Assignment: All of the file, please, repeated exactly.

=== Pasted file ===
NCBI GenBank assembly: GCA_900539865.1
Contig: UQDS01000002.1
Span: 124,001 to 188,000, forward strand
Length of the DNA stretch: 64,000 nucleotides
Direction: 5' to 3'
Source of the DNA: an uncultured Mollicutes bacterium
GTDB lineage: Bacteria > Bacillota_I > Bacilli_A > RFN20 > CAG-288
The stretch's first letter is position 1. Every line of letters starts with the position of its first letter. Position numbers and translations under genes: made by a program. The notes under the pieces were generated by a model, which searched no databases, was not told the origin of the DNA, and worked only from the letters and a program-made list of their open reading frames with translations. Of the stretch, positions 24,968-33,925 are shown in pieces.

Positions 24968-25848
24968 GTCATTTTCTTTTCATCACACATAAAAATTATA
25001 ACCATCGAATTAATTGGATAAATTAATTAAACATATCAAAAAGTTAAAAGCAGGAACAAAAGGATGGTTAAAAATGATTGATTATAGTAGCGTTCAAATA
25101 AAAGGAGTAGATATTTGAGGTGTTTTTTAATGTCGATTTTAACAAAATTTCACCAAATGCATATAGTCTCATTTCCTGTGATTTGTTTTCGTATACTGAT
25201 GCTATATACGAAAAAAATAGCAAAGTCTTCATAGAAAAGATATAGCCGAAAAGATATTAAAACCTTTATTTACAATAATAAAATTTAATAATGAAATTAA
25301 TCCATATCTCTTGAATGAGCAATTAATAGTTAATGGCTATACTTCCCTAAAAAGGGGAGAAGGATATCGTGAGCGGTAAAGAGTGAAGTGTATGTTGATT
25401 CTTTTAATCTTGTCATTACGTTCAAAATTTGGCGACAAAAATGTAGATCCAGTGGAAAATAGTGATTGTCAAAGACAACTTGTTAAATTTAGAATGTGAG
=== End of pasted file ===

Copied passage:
NCBI GenBank assembly: GCA_900539865.1
Contig: UQDS01000002.1
Span: 124,001 to 188,000, forward strand
Length of the DNA stretch: 64,000 nucleotides
Direction: 5' to 3'
Source of the DNA: an uncultured Mollicutes bacterium
GTDB lineage: Bacteria > Bacillota_I > Bacilli_A > RFN20 > CAG-288
The stretch's first letter is position 1. Every line of letters starts with the position of its first letter. Position numbers and translations under genes: made by a program. The notes under the pieces were generated by a model, which searched no databases, was not told the origin of the DNA, and worked only from the letters and a program-made list of their open reading frames with translations. Of the stretch, positions 24,968-33,925 are shown in pieces.

Positions 24968-25848
24968 GTCATTTTCTTTTCATCACACATAAAAATTATA
25001 ACCATCGAATTAATTGGATAAATTAATTAAACATATCAAAAAGTTAAAAGCAGGAACAAAAGGATGGTTAAAAATGATTGATTATAGTAGCGTTCAAATA
25101 AAAGGAGTAGATATTTGAGGTGTTTTTTAATGTCGATTTTAACAAAATTTCACCAAATGCATATAGTCTCATTTCCTGTGATTTGTTTTCGTATACTGAT
25201 GCTATATACGAAAAAAATAGCAAAGTCTTCATAGAAAAGATATAGCCGAAAAGATATTAAAACCTTTATTTACAATAATAAAATTTAATAATGAAATTAA
25301 TCCATATCTCTTGAATGAGCAATTAATAGTTAATGGCTATACTTCCCTAAAAAGGGGAGAAGGATATCGTGAGCGGTAAAGAGTGAAGTGTATGTTGATT
25401 CTTTTAATCTTGTCATTACGTTCAAAATTTGGCGACAAAAATGTAGATCCAGTGGAAAATAGTGATTGTCAAAGACAACTTGTTAAATTTAGAATGTGAG